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Virginia Tech rolls to 1st Elite Eight berth with victory over Tennessee

Alika Jenner / Getty Images Sport / Getty

SEATTLE (AP) — Throughout this historic season for Virginia Tech, coach Kenny Brooks has repeated the belief that Elizabeth Kitley is the best player for the Hokies, but Georgia Amoore is the most important.

It was proven again Saturday with Amoore carrying Virginia Tech to a level it’s never reached before in program history.

Amoore scored a career-high 29 points and the top-seeded Hokies advanced to the Elite Eight for the first time in school history with a 73-64 win over No. 4 seed Tennessee.

“I just want to win. All we have to do is keep winning to get people to talk about us, so we’ll keep trying to win,” Amoore said.

The Hokies (30-4) won their 14th straight game overall and advanced to a matchup with No. 3 seed Ohio State in the Seattle 3 Regional final on Monday night. Ohio State topped UConn in the first semifinal, ending the Huskies’ streak of 14 straight Final Four appearances.

Amoore and the Hokies used a dominant stretch spanning the end of the second quarter and beginning of the third that built enough of a cushion to hold off Tennessee’s valiant rally over the final 12 minutes.

Amoore attempted 19 3-pointers in the Hokies’ second-round win, but shot only 14 this time around.

“She’s only doing now what we see all the time. When the kids have to go out and guard her, they really tighten up their shoestrings because they know that there’s something that can happen,” Brooks said. “But she’s phenomenal. She’s as good as anybody in the country, in my opinion. She’s playing with the utmost confidence and she’s been playing like this ever since we really started this stretch.”

Kayana Traylor added 14 points and Kitley scored 12 points despite sitting a big chunk of the first half with foul trouble. The ACC Tournament champions had reached the Sweet 16 only once previously in school history and are now one win away from the Final Four.

“I’m just so happy that I landed at such an amazing spot where we did exactly what we wanted to," Kitley said. "And it hasn’t been easy and it’s taken coach Brooks a few years, but what he’s done with the program and the amount of time is incredible.”

Jordan Horston led Tennessee (25-12) with 17 points. Rickea Jackson scored 15 and Jordan Walker added 12.

The Lady Vols reached the regional semifinals for the second straight season, but haven’t been to the Elite Eight since 2016. And it was their offense that was so impressive in the first two rounds that disappeared against the Hokies.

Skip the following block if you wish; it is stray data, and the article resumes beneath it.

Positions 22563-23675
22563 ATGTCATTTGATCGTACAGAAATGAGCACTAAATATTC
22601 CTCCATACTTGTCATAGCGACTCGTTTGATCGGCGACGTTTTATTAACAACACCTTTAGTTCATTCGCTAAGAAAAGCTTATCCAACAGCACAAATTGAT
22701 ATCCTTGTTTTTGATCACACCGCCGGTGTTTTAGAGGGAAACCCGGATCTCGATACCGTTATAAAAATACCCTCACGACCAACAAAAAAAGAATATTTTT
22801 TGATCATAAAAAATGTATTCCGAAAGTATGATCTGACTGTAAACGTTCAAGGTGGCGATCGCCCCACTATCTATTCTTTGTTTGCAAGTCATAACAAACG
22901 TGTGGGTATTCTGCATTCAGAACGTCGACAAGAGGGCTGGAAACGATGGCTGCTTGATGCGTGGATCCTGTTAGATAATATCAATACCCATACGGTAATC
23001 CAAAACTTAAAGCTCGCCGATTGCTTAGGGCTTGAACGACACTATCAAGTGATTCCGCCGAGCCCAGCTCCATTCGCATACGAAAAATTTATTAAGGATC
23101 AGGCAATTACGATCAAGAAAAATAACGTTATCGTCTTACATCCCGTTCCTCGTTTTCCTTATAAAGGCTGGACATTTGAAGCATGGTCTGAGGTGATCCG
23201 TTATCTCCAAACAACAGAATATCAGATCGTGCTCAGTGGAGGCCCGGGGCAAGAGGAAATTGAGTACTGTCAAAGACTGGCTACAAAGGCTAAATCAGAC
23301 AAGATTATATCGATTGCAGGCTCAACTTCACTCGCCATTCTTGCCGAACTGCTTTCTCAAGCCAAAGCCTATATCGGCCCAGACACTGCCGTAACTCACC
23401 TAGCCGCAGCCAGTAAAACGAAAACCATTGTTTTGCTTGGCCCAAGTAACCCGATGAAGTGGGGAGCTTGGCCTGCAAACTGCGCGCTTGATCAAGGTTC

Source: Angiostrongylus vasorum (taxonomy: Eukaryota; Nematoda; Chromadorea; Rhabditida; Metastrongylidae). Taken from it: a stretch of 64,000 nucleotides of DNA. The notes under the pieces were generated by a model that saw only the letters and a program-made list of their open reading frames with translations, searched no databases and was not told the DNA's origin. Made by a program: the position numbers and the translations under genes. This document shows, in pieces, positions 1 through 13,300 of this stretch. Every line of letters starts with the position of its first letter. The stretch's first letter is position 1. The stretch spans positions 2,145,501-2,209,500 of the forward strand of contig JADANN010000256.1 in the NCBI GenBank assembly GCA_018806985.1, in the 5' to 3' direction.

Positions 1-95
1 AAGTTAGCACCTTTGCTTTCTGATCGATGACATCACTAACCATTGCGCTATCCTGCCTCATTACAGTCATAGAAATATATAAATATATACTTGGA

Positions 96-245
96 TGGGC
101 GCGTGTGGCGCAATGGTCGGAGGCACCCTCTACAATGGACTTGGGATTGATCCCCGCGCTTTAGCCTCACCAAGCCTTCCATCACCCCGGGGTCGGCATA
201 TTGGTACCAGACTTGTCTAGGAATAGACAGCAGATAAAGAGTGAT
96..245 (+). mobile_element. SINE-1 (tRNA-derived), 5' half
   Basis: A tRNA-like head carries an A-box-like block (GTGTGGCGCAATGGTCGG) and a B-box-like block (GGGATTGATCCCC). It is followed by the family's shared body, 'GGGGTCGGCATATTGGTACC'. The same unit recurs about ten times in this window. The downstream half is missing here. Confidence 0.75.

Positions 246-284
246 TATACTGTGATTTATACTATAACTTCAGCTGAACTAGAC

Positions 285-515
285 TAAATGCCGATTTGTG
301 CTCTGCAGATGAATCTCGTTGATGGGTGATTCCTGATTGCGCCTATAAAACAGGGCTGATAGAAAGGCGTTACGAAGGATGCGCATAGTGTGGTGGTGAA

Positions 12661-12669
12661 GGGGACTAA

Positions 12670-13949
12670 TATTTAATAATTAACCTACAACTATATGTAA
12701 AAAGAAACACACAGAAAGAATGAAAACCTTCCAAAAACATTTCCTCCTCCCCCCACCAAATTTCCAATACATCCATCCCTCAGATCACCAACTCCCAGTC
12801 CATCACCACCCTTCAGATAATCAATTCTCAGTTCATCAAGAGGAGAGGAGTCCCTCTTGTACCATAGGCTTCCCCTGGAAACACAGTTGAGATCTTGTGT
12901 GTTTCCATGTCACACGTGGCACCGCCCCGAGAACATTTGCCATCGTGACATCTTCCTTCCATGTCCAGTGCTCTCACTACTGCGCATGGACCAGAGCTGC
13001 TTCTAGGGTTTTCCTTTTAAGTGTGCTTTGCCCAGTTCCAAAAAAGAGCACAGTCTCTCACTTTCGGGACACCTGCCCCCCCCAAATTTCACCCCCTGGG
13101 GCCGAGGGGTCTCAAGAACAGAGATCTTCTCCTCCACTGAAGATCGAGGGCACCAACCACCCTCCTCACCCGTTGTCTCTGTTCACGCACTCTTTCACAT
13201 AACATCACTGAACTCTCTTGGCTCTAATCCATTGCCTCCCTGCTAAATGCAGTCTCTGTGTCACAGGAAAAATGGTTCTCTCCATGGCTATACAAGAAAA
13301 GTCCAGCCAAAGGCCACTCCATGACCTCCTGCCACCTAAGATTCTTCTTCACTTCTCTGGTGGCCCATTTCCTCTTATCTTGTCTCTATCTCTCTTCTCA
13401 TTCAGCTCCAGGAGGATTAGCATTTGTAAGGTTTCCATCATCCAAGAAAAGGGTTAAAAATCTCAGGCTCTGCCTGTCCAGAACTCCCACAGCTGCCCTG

“I felt like we were locked in and focused before the game. We had good energy in warmup, so nothing with that. But we just were a little stagnant on the offensive end,” Walker said.

The Lady Vols scored 95 points in their first-round win over Saint Louis and followed up with 94 in an impressive blowout of Toledo. But Tennessee relied too much on perimeter shots early on, to the point coach Kellie Harper yelled at her team “who are we?” after attempting their 12th 3-pointer of the first half.

Tennessee made just 3 of 17 attempts from beyond the arc against the Hokies after making 11 of 22 in the win over Toledo.

“They did a good job with our first attack and we got really impatient,” Harper said. "I thought we were really stagnant offensively, and therefore we were settling. We took way too many threes for us in the first half.”

The Hokies closed the first half with a flourish, scoring the final eight points to take a 35-22 lead at the break. Amoore started the second half with her fourth 3-pointer of the game and Kitley scored on the interior and quickly a five-point game ballooned to a 40-22 Virginia Tech lead.

Tennessee trimmed the deficit to nine by the end of the third quarter and its surge continued into the fourth quarter. The Lady Vols capped the 19-4 run with Jasmine Powell’s 3-pointer with 6:05 left and pulled with 53-52.

But turnovers and fouls started to mount and for the Lady Vols and Virginia Tech pushed its lead back to 11 on Amoore’s jumper with 2:10 remaining.

“It was a challenge. I’m glad we pulled away from it,” Amoore said. “It’s what we’re going to see with Ohio State with their press. Glad we got a little taste of it today. Now we know.”


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